If your ancestor was in France as either a native or a foreigner during the First Empire (1804-1814) and did anything at all by way of travel, trade, crime or suicide, there is a good chance he or she was written up by the spies of the time. The French Empire of that time included Spain, Italy, Switzerland, Belgium, The Netherlands, and various German and Polish Duchies. Napoleon ruled it all and wanted to know all that was happening all the time in all of his empire.
The two Ministers of Police -- firstly Joseph Fouché, the Duke of Otranto and a wily dog; secondly General Savary, the Duke of Rovigo (the dashing fellow above) -- therefore sent him daily reports on all happenings of import (and not much) in the empire. The network of spies was enormous, and they reported back to police headquarters with whatever they thought might be of interest or use. They come across as obsessive and silly at times, but they have left a marvelous record: who received a passport, who left France, who was arrested, what little crimes were committed, political gossip, the evacuation of a church, the death of an English agent, the theft of a gun.
The bulletins are in the National Archives in hundreds of cartons. They are also all available online in two series of books entitled "La Police Secrète du Premier Empire". The first set, edited by Ernest d'Hauterive, is of five volumes, covers the Fouché years of 1804 to 1810. The second set, edited by the National Archives' expert on the First Empire, Nicole Gotteri, is of seven volumes and covers the Savary years from the second half of 1810 to March, 1814. Both sets have good indices, including names, but one must check each volume's index separately.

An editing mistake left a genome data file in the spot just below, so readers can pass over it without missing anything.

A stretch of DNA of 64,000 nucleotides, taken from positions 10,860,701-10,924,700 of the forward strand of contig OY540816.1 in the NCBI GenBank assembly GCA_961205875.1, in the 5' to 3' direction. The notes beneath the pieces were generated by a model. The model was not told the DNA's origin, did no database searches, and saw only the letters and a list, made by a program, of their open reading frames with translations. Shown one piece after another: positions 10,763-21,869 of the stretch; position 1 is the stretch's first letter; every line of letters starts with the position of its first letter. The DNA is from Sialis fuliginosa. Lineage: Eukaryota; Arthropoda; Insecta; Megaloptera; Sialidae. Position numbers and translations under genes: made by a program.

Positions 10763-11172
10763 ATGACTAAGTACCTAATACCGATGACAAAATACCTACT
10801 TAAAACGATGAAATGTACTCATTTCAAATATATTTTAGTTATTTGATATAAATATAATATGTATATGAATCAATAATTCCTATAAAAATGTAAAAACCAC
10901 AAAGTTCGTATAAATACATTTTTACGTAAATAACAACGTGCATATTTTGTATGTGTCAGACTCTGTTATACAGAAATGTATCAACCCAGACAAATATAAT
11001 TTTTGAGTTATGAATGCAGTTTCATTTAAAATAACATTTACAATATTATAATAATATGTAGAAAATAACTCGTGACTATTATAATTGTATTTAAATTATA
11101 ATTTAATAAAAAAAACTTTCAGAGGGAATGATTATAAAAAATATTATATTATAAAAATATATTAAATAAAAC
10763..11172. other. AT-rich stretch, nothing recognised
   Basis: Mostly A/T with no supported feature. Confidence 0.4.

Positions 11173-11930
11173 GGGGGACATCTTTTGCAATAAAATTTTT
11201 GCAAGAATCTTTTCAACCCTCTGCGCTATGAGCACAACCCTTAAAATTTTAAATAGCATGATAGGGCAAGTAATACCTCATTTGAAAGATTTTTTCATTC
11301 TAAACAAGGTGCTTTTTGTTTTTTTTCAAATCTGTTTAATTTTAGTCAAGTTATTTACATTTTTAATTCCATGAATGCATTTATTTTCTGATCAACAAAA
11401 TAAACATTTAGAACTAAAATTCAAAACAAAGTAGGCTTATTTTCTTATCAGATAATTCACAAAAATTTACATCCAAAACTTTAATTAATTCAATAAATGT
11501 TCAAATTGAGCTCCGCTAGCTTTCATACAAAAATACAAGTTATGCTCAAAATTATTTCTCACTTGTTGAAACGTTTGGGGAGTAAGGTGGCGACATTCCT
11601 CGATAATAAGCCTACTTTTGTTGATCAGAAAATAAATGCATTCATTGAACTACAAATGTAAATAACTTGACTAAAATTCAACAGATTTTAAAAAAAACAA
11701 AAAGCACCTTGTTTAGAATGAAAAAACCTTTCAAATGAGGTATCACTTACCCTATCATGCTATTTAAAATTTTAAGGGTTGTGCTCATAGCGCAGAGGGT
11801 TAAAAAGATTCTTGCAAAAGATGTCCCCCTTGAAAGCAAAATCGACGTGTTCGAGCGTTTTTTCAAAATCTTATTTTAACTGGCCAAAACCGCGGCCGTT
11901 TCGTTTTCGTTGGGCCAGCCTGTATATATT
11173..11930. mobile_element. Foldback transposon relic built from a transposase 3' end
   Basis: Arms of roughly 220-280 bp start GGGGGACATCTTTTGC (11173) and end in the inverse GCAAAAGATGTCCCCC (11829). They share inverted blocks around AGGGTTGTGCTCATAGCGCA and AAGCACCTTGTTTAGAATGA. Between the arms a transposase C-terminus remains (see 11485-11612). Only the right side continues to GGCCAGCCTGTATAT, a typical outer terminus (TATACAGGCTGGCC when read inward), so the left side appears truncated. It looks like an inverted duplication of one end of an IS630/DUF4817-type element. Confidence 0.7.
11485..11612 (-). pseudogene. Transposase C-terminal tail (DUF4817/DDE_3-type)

Most of the first set is online, in various locations, with the Internet Archive having all five volumes. Most of the second set is on Google Books, with a snippet view, which is often enough. Many libraries have both sets. A good resource and a fun read.
©2011 Anne Morddel